Housing developments have come a long way from the cookie cutter suburban tracts and communities like Levittown, N.Y., where commercial centers are completely separated from residential areas and where hundreds and thousands of modest and nearly identical homes line the monotonous streets. Beginning in the early 1980s, many community master planners adopted the principles of New Urbanism, a movement which aims to create compact, walkable and mixed-use villages, towns and cities for a diverse cross-section of residents that ideally include everyone from singles and families, young and old, rich and poor. New Urbanist communities typically include easily accessible town centers, pedestrian friendly neighborhoods with narrow, tree-lined streets and the intermixture of housing types from small apartments to substantial single-family dwellings. New Urbanists are committed to creating communities that embrace a unified architectural vernacular that fits with and enhances the geographic location and they place a premium on public spaces, parks, playgrounds, community centers and schools that promote the interaction of residents with each other and the physical surroundings. Photo Credit: Getty Images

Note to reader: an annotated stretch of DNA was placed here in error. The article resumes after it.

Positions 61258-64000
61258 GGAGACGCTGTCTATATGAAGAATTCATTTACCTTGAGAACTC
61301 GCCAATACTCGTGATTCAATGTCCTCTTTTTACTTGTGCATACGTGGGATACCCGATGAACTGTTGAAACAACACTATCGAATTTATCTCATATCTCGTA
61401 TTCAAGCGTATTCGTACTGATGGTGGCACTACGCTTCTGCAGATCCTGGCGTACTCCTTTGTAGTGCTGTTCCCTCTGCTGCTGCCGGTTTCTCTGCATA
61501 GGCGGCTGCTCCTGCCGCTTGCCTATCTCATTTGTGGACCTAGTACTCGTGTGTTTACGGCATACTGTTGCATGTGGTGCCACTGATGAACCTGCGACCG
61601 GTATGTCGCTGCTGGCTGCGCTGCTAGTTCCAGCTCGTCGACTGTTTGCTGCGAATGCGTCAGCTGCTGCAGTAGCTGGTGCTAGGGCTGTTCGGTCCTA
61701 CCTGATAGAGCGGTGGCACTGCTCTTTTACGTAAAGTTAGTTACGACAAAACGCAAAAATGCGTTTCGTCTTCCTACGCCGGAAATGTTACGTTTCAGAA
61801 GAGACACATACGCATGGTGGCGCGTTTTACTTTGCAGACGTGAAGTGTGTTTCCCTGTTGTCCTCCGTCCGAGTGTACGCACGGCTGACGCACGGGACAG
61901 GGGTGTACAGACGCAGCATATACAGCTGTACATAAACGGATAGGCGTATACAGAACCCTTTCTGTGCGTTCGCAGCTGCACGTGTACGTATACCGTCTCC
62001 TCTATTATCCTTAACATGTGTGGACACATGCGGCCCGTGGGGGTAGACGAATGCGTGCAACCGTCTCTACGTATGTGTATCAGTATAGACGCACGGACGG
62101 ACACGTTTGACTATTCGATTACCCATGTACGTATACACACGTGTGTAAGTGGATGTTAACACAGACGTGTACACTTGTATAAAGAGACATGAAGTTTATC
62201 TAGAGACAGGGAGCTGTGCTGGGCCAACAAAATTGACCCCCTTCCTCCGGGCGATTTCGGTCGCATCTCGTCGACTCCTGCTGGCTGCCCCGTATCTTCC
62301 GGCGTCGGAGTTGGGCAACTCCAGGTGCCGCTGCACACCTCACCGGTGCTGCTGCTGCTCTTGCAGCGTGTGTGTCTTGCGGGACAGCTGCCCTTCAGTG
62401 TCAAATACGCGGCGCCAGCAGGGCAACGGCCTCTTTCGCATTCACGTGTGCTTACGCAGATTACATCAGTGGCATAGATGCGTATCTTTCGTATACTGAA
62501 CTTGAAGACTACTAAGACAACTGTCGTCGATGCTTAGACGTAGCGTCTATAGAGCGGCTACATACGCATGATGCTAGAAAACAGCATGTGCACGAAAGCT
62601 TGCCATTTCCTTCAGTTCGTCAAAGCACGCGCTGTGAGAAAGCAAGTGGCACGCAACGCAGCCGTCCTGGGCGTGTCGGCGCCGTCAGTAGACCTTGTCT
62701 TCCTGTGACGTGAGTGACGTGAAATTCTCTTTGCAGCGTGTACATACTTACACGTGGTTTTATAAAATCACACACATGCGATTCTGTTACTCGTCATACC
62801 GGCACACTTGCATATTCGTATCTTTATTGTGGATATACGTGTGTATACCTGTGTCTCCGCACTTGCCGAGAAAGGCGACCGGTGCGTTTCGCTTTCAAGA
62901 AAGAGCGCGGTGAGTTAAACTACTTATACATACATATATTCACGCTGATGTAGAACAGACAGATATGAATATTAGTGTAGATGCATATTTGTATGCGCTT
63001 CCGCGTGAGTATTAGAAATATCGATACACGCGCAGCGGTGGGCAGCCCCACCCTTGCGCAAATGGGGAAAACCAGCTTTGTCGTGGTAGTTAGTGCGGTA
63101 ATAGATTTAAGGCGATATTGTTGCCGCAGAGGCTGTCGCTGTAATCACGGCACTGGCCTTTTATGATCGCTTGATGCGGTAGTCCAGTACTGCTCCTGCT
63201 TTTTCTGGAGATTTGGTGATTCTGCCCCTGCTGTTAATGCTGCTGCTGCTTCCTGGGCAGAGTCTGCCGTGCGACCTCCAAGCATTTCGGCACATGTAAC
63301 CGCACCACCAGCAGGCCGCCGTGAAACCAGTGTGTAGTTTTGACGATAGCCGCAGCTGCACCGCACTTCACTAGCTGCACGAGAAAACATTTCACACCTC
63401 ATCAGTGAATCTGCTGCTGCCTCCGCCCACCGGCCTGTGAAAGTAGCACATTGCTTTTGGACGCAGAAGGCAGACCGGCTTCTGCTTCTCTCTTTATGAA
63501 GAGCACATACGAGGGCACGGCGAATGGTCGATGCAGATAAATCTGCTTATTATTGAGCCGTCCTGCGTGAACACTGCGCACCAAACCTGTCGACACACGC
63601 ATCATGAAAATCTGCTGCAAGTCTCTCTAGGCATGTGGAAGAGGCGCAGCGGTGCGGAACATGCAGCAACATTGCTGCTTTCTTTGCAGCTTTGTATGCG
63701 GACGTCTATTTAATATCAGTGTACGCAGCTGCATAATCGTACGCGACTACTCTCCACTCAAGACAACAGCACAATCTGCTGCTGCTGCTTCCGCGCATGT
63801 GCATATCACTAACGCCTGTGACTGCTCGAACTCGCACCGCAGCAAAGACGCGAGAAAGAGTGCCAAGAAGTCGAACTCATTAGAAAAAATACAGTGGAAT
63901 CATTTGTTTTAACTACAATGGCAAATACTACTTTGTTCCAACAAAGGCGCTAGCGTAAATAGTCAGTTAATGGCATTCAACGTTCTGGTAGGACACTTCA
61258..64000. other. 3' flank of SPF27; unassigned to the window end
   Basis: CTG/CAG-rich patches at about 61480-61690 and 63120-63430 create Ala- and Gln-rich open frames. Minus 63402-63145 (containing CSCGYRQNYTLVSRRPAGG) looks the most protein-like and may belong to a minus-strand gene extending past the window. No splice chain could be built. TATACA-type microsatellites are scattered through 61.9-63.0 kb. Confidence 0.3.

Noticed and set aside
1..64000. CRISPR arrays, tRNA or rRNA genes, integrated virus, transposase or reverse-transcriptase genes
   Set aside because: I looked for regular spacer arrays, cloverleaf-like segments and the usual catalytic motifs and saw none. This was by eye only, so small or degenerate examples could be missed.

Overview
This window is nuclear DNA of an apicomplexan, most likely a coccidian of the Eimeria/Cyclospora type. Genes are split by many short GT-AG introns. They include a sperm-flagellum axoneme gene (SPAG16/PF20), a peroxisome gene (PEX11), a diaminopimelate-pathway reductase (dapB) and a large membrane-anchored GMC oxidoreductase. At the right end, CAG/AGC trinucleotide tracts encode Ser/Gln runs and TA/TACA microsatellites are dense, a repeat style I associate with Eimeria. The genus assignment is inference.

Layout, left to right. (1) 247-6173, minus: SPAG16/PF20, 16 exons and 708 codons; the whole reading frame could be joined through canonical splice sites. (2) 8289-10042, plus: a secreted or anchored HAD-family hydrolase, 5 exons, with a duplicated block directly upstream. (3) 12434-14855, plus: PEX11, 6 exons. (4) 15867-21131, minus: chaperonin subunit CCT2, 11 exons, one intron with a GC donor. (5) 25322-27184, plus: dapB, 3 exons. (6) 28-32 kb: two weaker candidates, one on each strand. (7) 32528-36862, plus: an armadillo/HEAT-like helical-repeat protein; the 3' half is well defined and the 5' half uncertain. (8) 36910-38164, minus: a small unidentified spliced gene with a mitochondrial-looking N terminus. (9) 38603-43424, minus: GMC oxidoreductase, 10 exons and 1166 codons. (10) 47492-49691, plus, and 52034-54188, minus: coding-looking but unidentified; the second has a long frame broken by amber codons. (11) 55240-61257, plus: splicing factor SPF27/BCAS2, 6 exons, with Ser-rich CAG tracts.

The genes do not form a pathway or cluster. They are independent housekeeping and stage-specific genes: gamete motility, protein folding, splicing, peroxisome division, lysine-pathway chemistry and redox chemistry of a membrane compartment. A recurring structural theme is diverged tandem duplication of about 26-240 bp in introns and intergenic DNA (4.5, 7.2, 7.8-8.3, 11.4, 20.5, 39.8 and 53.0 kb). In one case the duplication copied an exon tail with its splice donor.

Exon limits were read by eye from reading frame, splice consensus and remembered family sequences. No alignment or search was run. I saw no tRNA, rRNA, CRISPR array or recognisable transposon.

Dubai has claimed its place as a new home to luxury and high-end lifestyles. Its housing market is no different. Here, MainStreet highlights several homes that make American mansions look like dollhouses.